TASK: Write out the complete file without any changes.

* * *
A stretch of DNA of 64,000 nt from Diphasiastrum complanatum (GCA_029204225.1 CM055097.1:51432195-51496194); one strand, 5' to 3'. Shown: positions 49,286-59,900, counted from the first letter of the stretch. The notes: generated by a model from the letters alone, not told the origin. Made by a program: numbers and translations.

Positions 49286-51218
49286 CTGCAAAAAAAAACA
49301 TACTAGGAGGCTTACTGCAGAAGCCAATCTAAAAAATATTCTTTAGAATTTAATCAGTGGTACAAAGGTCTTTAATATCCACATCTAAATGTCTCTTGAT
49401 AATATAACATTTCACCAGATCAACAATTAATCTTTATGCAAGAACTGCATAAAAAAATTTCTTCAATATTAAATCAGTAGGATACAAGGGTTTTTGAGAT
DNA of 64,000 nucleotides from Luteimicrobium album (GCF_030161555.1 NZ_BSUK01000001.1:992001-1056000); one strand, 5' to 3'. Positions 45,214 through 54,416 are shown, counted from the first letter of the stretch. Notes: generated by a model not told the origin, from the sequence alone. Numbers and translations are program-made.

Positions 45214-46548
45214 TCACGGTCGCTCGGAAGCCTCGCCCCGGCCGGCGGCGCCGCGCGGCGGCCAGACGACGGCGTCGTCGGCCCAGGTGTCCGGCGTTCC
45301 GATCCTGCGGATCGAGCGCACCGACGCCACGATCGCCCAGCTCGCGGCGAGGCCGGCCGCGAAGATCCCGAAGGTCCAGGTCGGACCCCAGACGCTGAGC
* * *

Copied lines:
A stretch of DNA of 64,000 nt from Diphasiastrum complanatum (GCA_029204225.1 CM055097.1:51432195-51496194); one strand, 5' to 3'. Shown: positions 49,286-59,900, counted from the first letter of the stretch. The notes: generated by a model from the letters alone, not told the origin. Made by a program: numbers and translations.

Positions 49286-51218
49286 CTGCAAAAAAAAACA
49301 TACTAGGAGGCTTACTGCAGAAGCCAATCTAAAAAATATTCTTTAGAATTTAATCAGTGGTACAAAGGTCTTTAATATCCACATCTAAATGTCTCTTGAT
49401 AATATAACATTTCACCAGATCAACAATTAATCTTTATGCAAGAACTGCATAAAAAAATTTCTTCAATATTAAATCAGTAGGATACAAGGGTTTTTGAGAT
DNA of 64,000 nucleotides from Luteimicrobium album (GCF_030161555.1 NZ_BSUK01000001.1:992001-1056000); one strand, 5' to 3'. Positions 45,214 through 54,416 are shown, counted from the first letter of the stretch. Notes: generated by a model not told the origin, from the sequence alone. Numbers and translations are program-made.

Positions 45214-46548
45214 TCACGGTCGCTCGGAAGCCTCGCCCCGGCCGGCGGCGCCGCGCGGCGGCCAGACGACGGCGTCGTCGGCCCAGGTGTCCGGCGTTCC
45301 GATCCTGCGGATCGAGCGCACCGACGCCACGATCGCCCAGCTCGCGGCGAGGCCGGCCGCGAAGATCCCGAAGGTCCAGGTCGGACCCCAGACGCTGAGC